The 40-Year Law: What Does It Really Mean?

Attorney Explaining to Clients

Minnesota Statutes Section 541.023 (a/k/a the “40-year law”) has confounded attorneys since its enactment in 1943. Even among real estate practitioners, the 40-year law is somewhat of a nebulous concept. Most practitioners harbor the mistaken assumption that when one is examining title, he or she only needs to go back forty years and then move forward from that point to the present date. An additional assumption is that one can disregard any cloud on the title that is more than forty years old. While there may be some truth to both of these statements, they are both gross oversimplifications.

For starters, it is probably easiest to think of the 40-year law as a statute of limitation. Indeed, it is codified in Chapter 541, which is entitled “Limitation of Time, Commencing Actions.” Basically, the 40-year law operates to bar actions affecting possession of, or title to, real property that are older than the pertinent 40-year source of title. Thus, the first task when seeking to apply the 40-year law is to identify the amorphous “source of title.”

There are two main considerations when determining what constitutes the 40-year source of title. First, as its name implies, the “40-year source of title” must have been “of record” for at least forty years preceding the date of examination.

Second, the instrument creating the 40-year source of title must transfer, or confirm the transfer of, a fee simple title. This instrument can include a deed, judgment, decree or sheriff’s certificate. Perhaps counterintuitively, the statute also provides that the 40-year source can originate from a grantor who was not the record owner at the time of the conveyance, provided that two conditions are met during the forty years following the recording of the transfer: (i) another instrument was recorded which transfers fee simple title from the grantee or transferee identified in the source instrument to another person; and (ii) no instrument was recorded which purports to transfer an interest by the individual who was the actual fee simple record owner. Thus, even if the 40-year source of title was not derived from the record owner, the statute remedies this defect by providing a built-in cure if the above two conditions can be met.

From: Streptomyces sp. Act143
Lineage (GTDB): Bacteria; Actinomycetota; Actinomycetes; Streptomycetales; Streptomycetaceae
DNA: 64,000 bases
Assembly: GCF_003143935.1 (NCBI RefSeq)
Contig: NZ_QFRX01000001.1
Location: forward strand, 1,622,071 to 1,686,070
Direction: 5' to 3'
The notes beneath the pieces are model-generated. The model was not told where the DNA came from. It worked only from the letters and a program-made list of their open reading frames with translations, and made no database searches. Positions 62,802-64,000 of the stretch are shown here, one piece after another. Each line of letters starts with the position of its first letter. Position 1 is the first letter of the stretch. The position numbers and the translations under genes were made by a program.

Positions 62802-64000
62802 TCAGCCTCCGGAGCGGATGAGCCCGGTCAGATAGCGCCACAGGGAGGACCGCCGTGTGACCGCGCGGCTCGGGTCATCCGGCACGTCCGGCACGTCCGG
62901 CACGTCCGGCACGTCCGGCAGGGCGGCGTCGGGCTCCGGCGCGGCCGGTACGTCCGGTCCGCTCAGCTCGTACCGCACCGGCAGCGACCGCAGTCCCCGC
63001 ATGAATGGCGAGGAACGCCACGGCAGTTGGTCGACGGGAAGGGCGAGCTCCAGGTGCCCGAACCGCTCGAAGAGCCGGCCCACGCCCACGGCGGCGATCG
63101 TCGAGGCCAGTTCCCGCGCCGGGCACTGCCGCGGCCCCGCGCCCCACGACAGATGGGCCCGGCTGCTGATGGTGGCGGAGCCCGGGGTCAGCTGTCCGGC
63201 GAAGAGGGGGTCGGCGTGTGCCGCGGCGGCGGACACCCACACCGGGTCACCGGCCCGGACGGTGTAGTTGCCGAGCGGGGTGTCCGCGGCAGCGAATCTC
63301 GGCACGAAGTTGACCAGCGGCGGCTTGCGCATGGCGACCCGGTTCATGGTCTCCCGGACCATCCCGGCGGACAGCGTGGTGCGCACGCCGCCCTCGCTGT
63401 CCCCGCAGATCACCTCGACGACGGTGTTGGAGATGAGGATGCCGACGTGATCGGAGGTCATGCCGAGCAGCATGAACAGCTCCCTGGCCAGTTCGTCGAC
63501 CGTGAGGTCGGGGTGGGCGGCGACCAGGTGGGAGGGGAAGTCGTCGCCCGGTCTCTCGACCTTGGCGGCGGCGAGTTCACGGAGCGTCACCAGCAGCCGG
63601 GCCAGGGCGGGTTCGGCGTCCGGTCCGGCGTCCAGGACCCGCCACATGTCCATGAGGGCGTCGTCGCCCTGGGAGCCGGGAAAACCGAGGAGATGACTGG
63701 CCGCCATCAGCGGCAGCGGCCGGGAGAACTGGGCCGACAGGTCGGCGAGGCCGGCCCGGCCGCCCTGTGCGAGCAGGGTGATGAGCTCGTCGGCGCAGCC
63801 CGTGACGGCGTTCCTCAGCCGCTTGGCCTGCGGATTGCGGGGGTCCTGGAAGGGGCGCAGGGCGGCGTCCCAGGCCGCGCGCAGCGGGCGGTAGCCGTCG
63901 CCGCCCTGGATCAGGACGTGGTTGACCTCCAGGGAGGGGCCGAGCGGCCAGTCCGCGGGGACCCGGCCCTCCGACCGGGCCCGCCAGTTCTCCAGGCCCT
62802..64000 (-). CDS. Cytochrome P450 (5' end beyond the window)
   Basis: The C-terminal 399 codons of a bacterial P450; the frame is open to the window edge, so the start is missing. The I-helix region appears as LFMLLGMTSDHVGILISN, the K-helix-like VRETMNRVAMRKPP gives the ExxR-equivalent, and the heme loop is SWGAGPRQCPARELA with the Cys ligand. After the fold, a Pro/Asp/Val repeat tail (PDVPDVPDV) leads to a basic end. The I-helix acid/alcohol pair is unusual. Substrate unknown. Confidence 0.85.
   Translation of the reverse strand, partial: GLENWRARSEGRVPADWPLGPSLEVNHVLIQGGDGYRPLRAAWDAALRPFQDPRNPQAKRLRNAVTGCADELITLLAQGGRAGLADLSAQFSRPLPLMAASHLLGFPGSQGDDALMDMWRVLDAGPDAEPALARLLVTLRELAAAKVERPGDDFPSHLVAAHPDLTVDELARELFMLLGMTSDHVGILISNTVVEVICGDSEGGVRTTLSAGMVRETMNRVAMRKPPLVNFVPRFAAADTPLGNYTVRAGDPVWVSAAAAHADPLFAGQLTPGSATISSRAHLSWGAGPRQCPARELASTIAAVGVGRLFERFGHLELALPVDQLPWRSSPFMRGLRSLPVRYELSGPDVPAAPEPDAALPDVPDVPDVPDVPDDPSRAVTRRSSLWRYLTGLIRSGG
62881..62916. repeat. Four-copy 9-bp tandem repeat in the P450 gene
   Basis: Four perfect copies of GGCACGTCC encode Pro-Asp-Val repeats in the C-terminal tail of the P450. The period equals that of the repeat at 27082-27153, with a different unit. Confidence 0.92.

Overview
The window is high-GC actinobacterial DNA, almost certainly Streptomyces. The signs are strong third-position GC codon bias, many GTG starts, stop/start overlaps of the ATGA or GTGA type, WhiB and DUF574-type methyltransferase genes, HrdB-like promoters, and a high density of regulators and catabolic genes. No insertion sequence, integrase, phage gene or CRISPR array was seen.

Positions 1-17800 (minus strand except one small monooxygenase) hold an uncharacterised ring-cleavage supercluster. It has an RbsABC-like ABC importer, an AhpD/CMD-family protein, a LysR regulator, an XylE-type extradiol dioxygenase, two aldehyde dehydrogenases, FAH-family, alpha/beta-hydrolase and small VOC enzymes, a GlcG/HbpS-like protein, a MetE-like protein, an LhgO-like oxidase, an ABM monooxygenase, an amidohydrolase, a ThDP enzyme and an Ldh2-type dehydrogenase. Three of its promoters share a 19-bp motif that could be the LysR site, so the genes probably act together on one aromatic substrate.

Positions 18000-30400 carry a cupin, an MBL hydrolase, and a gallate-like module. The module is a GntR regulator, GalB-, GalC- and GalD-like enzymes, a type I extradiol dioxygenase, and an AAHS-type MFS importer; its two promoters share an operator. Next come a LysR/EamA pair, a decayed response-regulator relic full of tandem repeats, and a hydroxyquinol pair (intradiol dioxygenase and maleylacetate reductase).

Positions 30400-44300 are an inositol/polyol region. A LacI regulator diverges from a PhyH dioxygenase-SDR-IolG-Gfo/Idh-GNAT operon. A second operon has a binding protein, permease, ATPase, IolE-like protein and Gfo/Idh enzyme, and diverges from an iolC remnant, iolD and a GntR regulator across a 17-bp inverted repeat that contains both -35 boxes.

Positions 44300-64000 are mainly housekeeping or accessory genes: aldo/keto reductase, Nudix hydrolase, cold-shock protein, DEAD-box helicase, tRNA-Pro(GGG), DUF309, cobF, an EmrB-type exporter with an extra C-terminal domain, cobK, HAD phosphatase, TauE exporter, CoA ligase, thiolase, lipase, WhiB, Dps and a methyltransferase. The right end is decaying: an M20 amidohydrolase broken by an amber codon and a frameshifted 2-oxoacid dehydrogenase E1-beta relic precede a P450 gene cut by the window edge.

Once an examiner has found the “40-year source of title,” then he or she can move forward with the examination and disregard most rights, claims, interests, encumbrances or liens that precede that source. However, there are exceptions to this general rule, which include the following:

  • The owner of an adverse right has either filed notice of the right, or commenced an action to enforce the right, within the preceding 40 years;
  • The owner of the adverse right is in “possession of” the real estate (for example, under a party wall agreement or pursuant to an easement if the easement is actually used consistent with the nature of the easement);
  • A mineral estate that has been severed from the surface estate;
  • A mortgage that has not matured; and
  • Those rights preserved by Section 541.023, Subd. 6 (including rights of the federal government and certain rights for land acquired for railroad purposes).

It is also worth noting that the 40-year law does not apply to registered (i.e., Torrens) property. In these cases, examiners should carefully review the Certificate of Title and inquire into all appropriate exceptions. For more information on the applicability of the 40-year law, interested individuals can also take a look at Title Standard 61.